Her Best Friend Is Drinking – Ask Dr. JPL

Her Best Friend Is Drinking – Ask Dr. JPL



Dear Dr. JPL:
Our teen told us her best friend has been drinking. She is really worried about her and so am I. How should I approach her parents?


This can be a difficult dilemma. How you respond will depend in great part on your relationship with the parents of your daughter’s best friend.

If these are people you know pretty well and feel comfortable with, a straight approach is best. Call them up and let them know that your daughter is concerned and offer as much information as possible. Let them know you care about them and their daughter. Also let them know that you would rely on them to offer any news/concerns about your own daughter.

If her parent’s are people you do not know very well, or perhaps not at all, the situation can feel a bit more stressful.

Calmly call them. It helps to start by talking about their daughter’s positive qualities. For example you could say something like this: “ Hi it’s Joan Smith, Mary’s mom. I just want to let you know how wonderful your daughter is.” You can continue by getting to the point: “The reason I am calling is that Mary came to me very concerned about your daughter. It seems ……”

Be sure to make clear how difficult this might be to hear but also let her parents know you would welcome the same response from them.

It is not predictable how her parents will react. Not all parents will take this information kindly. If they offer a negative response, gently let them know that you are genuinely concerned and felt compelled to offer them the information. You can’t control other people’s responses but that should not deter you from relaying the information to them.

If you do not feel comfortable calling them directly you can contact your daughter’s school counselor (if they attend the same school) and fill her in on the situation. Alternatively, take some time to investigate if you have any friends who know the family well. If so, call them up and ask if they would be willing to relay the information. The most important thing is that the information is delivered directly to the young lady’s parents by a reliable source.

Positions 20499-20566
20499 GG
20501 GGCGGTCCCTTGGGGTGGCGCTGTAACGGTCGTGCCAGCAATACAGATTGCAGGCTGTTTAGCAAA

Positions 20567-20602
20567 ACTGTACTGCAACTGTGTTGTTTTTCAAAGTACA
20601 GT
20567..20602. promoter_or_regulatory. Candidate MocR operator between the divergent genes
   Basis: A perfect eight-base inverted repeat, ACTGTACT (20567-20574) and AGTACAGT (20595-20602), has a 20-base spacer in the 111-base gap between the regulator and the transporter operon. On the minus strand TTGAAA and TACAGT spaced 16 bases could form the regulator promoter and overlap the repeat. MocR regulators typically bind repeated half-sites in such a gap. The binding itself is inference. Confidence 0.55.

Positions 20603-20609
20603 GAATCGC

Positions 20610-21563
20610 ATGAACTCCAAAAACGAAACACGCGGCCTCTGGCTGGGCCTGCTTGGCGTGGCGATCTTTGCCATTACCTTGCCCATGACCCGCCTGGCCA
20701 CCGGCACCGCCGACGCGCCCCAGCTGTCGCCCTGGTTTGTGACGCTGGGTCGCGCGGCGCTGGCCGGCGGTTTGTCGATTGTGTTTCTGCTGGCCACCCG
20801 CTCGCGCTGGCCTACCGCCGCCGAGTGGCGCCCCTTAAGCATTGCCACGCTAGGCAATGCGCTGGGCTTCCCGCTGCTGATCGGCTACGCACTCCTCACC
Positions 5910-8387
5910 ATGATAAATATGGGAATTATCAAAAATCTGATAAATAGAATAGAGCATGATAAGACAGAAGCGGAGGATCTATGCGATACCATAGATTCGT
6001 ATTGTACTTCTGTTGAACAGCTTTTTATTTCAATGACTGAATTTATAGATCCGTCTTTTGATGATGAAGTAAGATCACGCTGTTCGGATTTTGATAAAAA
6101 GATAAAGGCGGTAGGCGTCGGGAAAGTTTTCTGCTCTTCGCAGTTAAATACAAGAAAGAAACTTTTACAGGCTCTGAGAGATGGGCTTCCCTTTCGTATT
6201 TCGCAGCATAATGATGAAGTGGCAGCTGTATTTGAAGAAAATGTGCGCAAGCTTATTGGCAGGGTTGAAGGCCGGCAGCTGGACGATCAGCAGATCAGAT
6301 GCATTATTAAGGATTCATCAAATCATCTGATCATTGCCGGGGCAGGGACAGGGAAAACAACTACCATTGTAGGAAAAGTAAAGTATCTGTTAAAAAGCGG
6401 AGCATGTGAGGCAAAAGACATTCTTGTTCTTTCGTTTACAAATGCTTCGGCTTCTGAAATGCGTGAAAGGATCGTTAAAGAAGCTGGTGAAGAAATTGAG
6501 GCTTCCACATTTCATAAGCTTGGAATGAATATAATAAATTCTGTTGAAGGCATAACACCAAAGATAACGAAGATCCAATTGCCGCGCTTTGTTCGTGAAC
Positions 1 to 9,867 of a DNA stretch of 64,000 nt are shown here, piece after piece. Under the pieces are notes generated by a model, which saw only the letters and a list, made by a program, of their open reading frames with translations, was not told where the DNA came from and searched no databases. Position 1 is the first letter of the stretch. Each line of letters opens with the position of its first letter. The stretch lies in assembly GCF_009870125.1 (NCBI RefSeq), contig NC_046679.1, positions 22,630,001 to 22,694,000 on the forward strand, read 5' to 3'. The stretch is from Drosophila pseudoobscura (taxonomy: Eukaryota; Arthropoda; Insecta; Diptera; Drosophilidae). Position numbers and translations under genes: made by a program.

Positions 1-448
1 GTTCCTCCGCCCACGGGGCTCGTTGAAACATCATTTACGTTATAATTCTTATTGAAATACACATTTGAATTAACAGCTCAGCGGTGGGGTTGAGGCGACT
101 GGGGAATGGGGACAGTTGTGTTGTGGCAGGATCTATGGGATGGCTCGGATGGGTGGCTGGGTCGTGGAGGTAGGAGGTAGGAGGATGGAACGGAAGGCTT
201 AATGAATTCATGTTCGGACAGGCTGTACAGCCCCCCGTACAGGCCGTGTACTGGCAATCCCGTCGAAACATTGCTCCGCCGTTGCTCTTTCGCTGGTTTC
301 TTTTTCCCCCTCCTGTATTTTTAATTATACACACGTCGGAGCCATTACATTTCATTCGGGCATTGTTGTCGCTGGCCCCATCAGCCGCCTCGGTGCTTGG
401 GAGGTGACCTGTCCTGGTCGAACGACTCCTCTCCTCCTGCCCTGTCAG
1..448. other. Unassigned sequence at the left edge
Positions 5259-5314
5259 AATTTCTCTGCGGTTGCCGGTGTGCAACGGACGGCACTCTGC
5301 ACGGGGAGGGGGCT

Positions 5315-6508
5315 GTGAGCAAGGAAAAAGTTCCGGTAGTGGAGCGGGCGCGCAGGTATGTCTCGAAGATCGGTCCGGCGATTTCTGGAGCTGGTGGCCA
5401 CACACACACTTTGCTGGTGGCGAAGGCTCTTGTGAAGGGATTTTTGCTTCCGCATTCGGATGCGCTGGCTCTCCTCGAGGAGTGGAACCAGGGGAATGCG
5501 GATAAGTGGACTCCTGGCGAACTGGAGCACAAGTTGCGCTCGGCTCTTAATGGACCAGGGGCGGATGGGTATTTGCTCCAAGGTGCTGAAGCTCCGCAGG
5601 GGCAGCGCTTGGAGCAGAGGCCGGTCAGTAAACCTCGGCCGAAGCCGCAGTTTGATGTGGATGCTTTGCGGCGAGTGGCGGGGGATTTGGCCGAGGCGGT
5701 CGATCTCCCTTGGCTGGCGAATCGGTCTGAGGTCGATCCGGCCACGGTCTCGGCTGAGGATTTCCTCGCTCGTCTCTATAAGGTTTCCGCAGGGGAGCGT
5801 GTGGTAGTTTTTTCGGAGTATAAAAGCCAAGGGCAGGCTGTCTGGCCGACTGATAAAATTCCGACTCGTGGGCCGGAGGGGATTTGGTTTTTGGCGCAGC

ASK DR. JPL: Have a question about your own teen and alcohol? Ask our resident tween, teen and parenting expert, Dr. Jennifer Powell-Lunder Psy.D, to help you have The Alcohol Talk with your child. Submit your questions on the Ask Dr. JPL page of this blog. Dr. JPL may answer your question on the blog to help other parents address similar issues with their children.

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Dr. Jennifer Powell-Lunder is one of the tween, teen and parenting experts that participated in the focus groups that helped form the new educational campaign and website, TheAlcoholTalk.com. Her expertise and vast experience were also tapped for much of the advice and guidance included on the site. Her unique understanding of the communication techniques necessary for The Alcohol Talk to effectively take place make her an ideal spokesperson for the campaign. Dr. Powell-Lunder is a clinical psychologist specializing in work with tweens, teens, young adults, and their families. She is co-author of the book Teenage as a Second Language (Adams Media 2010) and the creator of www.itsatweenslife.com, an interactive and informational website for parents and tweens, and co-creator of www.Talkingteenage.com, an interactive informational website for the parents of teenagers. Jennifer is a regular contributor for outlets including Psychology Today, Parenting Magazine, The Washington Post, The Wall Street Journal, USA Today, The Chicago Tribune, GalTime, KnowMoreTV, Examiner, and North Texas Kids. She has also been featured in The Huffington Post, Yahoo, AOL’s ParentDish, Mamapedia and many other blogs and websites. As a parenting expert on both radio and television programs including NPR’s Talk of the Nation, NBC’s TODAY in New York, Better TV and WCBS, FOX and ABC affiliates, Jennifer talks about tween, teen and parenting issues. She was profiled in Westchester Magazine’s January 2012 feature on ‘People to Watch Jennifer is a published researcher, in-demand speaker and consultant on tween, teen, and young adult issues. She spent almost a decade as a Program Director of an inpatient adolescent psychiatric unit at a private psychiatric hospital in the Northeast where she now serves as Senior Clinical Liaison. She is also an adjunct professor of psychology at Pace University. Jennifer sits on the Board of Directors for Family Ties, a non-profit family advocacy agency serving Westchester County, NY and maintains a private outpatient practice in Bedford Hills, NY.

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